What the data tells us is not that local banks are superior to credit unions, but rather that they are just as competitive in terms of CD rates.
EL SEGUNDO, CA (PRWEB) May 31, 2013
Depositors who want to grow their savings in a time when interest rates are at their lowest have few options – and considering the Federal Reserve has promised to keep rates at near-zero through 2013, consumers must turn to higher-yielding accounts like CDs to eke out a decent return on balances.
In light of recent movements like Bank Transfer Day, when it comes to where depositors choose to open CD accounts, the prevailing notion is that local is better. However, in its latest interest rate study, GoBankingRates.com sought to find out whether it's local banks or credit unions that consistently provide higher-yield options.
Surveying more than 10,000 6-month, 1-year and 2-year CD rates from financial institutions across the U.S., GoBankingRates.com found that community banks, on average, outperform credit unions in interest rates offered on CDs.
First, CD rates for all financial institutions in the GoBankingRates.com interest rate database were averaged across each term:
CD Term: Average Rate (Banks and CUs)
6-Month CD: 0.30% APY
1-Year CD: 0.44% APY
2-Year CD: 0.65% APY
When broken down by institution type, however, average local bank rates are slightly higher than credit union rates for two of the three certificate of deposit terms included in the study:
CD Term: Average Bank Rate; Average Credit Union Rate
6-Month CD: 0.31% APY; 0.29% APY
1-Year CD: 0.44% APY; 0.45% APY
2-Year CD: 0.66% APY; 0.65% APY
In both the 6-month CD and 2-year CD categories, local banks averaged the higher rates, contrary to the popular belief that not-for-profit institutions outperform banks significantly when it comes to interest rates on deposit accounts. Credit union interest rates were higher for 1-year CD rates only.
GoBankingRates.com managing editor, Casey Bond, notes that these differences in rates are by hundredths of a percent in each case. She explains, "Interest rates on deposit products like savings accounts and certificates of deposit are already so low across the board that these minor variations are negligible when it comes to earning interest — depositors will not experience any noticeable gain or loss on funds deposited in, for instance, a 6-month CD with a rate of .29% APY versus .31% APY."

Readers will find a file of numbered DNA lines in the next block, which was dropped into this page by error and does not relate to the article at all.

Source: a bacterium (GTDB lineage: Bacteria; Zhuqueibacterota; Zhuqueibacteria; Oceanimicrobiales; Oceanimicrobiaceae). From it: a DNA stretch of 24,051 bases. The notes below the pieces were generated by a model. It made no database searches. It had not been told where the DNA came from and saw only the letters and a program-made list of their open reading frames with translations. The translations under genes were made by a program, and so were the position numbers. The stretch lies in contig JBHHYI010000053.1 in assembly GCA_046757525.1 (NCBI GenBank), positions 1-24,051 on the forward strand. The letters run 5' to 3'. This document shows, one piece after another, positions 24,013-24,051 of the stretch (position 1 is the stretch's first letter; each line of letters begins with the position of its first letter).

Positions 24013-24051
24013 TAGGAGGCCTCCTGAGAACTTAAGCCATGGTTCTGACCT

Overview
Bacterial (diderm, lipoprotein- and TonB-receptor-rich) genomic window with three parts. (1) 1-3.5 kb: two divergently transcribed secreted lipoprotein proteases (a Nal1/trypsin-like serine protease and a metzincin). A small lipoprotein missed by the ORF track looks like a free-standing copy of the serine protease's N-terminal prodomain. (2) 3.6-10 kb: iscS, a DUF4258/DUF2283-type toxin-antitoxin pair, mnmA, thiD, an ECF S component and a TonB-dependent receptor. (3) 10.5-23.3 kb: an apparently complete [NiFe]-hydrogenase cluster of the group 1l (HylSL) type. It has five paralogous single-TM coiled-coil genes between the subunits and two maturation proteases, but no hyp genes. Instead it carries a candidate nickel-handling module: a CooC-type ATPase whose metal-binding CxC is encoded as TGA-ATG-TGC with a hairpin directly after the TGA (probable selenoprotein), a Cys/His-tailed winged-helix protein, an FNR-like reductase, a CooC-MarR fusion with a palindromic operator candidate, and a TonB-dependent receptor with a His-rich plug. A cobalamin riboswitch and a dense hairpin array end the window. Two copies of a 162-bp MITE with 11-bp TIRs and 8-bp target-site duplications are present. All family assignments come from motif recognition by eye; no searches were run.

Ms. Bond adds, "What the data tells us is not that local banks are superior to credit unions, but rather that they are just as competitive in terms of CD rates."
The study concludes that CD rates from local bank rates are so close to credit union rates that there is no discernible benefit to choosing one over the other for savers who are simply looking to maximize their returns. Bond advises local depositors to "investigate all of the savings options available within your city, including both credit unions and community banks in your search."
Additional Details About This Study
The interest rates used in this study are accurate as of April 30, 2013 and come from GoBankingRates’ database of over 4,000 U.S. banks and credit unions. GoBankingRates manually collects and updates these rates regularly, and rates are based on institutions’ online published rates.
Interest rates assume an individual depositor with a $10,000 principal. Please note that rates may change at any time and may have changed since the publish date.
View the full study here: http://www.gobankingrates.com/cd-rates/study-credit-union-versus-bank-cd-rates/
For questions about this consumer guide or to speak with Casey Bond, please use the contact information below.
GoBankingRates.com is a national website dedicated to connecting readers with the best interest rates on financial services nationwide, as well as informative personal finance content, news and tools. GoBankingRates.com collects interest rate information from more than 4,000 U.S. banks and credit unions, making it the only online rates aggregator with the ability to provide the most comprehensive and authentic local interest rate information.
Jaime Catmull, Director of Public Relations